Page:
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about varo



VARO is a non-profit volunteer corporation that provides services to victims and families of Domestic violence, Sexual assault, Abuse, Violent crime and traumatic events. VARO also provides outreaches and education the dynamics of violence to the larger community.


Victim services include intervention/advocacy, emergency shelter, food, clothing, transportation, personal hygiene, and other services. Community education includes public outreaches at shopping centers, presentations in the school and work settings and other awareness events in an effort to promote ongoing awareness on the dynamics of violence. We are here to serve you!

VARO services victims of violence regardless of sex, age, color, gender, religion, income, sexual orientation or age.

It is our mission respond to all victims of violent crime and trauma, and to elevate the stature of women and children on our island, those most often victimized by physical and sexual abuse. It is our hope that through our services of intervention, education and awareness we will lessen the need for crisis intervention for future generations.

Background on VARO by Beverly Paulk


Gene Tinelli, U.S. Navy psychiatrist and neighbor, and I were standing in my driveway talking about living on Guam in late summer 1981.  We both loved the people, the diving, and the scenic beauty.  He thought that one of the critical services missing on island in both the civilian and military communities was an organized response to the serious and prevalent problem of sexual assault and abuse.  I mentioned that I had been part of a response and prevention program in Virginia as a founder and then executive director.  Then I said that we could do something similar on Guam, just modified to fit the island culture and the transient military staff.  Education was the key.  CARO, though not named for several months, was born.  He said that he knew of male survivors, but many more female ones, both civilian and military. 


As we began, people throughout the island were helpful and supportive to this new idea.  The newspaper and radio stations first publicized the need for counselors for the training course.  From the beginning we wanted at least half the volunteers to be permanent residents, and to involve active duty military and temporary civilians for the remainder.  We established procedures with the hospitals, court system, and the law enforcement before the volunteer training started, so the systems could work smoothly for survivors from the start.  The emergency room staff and the court system staff were cooperative.  One of the judges instructed all staff to work with us, and one of his relatives took the first course. 


Each of the volunteer groups was amazing, full of talented, articulate, caring people.  The first group was more than 25 people of all ages.  We shared many personal stories, with confidentiality being respected.  Here we could talk about incest, a prevalent but seldom-discussed problem for local girls and women.  A few men were in later groups, but I am unclear about the first group.  Successive groups were 15-20.  We offered 2-3 courses for two days each and then had follow-up sessions before I had to leave the island.  A light note: The governor’s wife, Madeleine(?), joined us at least once for the last hour to thank people and distribute the completion certificates.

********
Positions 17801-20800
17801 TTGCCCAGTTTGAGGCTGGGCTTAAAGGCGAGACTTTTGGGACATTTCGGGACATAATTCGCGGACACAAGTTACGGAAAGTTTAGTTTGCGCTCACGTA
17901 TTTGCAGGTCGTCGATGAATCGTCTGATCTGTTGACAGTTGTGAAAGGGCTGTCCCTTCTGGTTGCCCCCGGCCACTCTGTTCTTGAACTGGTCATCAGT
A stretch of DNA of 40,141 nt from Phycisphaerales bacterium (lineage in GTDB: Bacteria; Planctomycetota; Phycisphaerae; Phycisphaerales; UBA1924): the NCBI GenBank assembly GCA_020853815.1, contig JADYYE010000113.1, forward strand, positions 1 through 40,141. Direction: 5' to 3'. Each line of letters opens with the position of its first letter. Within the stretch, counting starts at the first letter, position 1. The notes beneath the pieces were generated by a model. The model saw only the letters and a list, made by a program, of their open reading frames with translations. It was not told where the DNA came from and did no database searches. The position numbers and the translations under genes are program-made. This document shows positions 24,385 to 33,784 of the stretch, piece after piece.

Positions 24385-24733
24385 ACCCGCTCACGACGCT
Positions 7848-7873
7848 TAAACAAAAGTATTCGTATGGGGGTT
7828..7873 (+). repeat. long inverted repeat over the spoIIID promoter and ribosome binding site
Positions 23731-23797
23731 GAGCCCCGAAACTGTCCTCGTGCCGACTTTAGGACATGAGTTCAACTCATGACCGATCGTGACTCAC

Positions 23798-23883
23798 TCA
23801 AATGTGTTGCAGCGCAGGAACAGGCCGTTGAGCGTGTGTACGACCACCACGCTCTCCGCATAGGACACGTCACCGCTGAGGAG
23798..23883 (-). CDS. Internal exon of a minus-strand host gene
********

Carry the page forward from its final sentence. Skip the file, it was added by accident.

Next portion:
I remember taking the monthly volunteer schedules to the emergency rooms/clinics, police department, and the courthouse.  Volunteers generously took duty at least twice during each month, usually in pairs.  Our volunteers or people we trained were very helpful to the survivors and family members in several situations, both military and civilian.  One of more frustrating issues was for volunteers not to be utilized, when we knew situations were occurring.  The system before the internet worked fairly well, but seems basic today.  We also did training sessions for law enforcement, social workers/hospital workers, Air Force and Navy groups, plus a couple of parent groups at schools.  A professional half-hour film was made for Family Services that addressed the issue. 


As an aside, I still can picture walking the police department hallways with a Major Munuz(?).  Naked or scantily covered women were in huge posters or pictures everywhere.  It created a bizarre environment for discussions, survivors, staff, and volunteers.  It was very telling as to the stereotypes and attitudes prevalent at that time.  I hope attitudes and professional behavior have improved. 


Several people accepted critical responsibilities along the way for the CARO/VARO program.  Liz and John Duenas accepted key leadership roles as I left.  Together you will be able to fill in the names and contributions of many of the other wonderful volunteers.  Think of all of the people you have helped by continuing the program!  My getting to know people through this effort was a privilege.  Congratulations and thank you.


I hope this information provided some of the missing early pieces.  I am very proud of your work these many years.  You have my best wishes to each of you and for your collective success.

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